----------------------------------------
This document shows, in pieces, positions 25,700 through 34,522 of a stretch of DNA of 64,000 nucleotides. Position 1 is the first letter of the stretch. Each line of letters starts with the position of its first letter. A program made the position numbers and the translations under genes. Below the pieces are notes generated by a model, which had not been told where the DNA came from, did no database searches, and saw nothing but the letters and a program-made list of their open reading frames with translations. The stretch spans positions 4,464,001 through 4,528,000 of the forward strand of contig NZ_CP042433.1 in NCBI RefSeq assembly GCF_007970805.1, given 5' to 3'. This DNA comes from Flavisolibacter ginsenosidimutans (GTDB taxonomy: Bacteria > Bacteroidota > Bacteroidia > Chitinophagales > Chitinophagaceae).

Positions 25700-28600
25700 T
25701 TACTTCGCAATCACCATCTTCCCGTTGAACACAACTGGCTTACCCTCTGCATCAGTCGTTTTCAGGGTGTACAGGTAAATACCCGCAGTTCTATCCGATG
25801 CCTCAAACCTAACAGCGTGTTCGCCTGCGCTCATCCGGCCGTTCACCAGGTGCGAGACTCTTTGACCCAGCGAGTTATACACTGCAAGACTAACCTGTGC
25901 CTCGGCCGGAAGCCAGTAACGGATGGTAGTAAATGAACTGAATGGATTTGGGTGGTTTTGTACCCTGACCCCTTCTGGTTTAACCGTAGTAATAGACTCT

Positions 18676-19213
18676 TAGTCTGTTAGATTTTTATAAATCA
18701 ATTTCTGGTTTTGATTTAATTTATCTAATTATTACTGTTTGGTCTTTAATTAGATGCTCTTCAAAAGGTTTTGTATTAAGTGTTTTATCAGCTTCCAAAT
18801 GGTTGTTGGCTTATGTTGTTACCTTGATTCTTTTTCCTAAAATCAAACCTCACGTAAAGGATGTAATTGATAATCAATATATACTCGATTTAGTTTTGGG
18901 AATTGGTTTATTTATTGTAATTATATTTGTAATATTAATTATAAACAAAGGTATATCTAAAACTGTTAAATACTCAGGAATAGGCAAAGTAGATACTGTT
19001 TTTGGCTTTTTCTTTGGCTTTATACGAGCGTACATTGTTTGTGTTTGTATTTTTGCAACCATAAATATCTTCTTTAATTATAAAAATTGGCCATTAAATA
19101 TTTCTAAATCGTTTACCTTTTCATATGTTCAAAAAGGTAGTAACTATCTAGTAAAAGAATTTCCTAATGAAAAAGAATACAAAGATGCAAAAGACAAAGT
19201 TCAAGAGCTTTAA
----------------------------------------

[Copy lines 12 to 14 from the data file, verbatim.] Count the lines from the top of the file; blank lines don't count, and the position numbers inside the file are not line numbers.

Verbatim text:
19001 TTTGGCTTTTTCTTTGGCTTTATACGAGCGTACATTGTTTGTGTTTGTATTTTTGCAACCATAAATATCTTCTTTAATTATAAAAATTGGCCATTAAATA
19101 TTTCTAAATCGTTTACCTTTTCATATGTTCAAAAAGGTAGTAACTATCTAGTAAAAGAATTTCCTAATGAAAAAGAATACAAAGATGCAAAAGACAAAGT
19201 TCAAGAGCTTTAA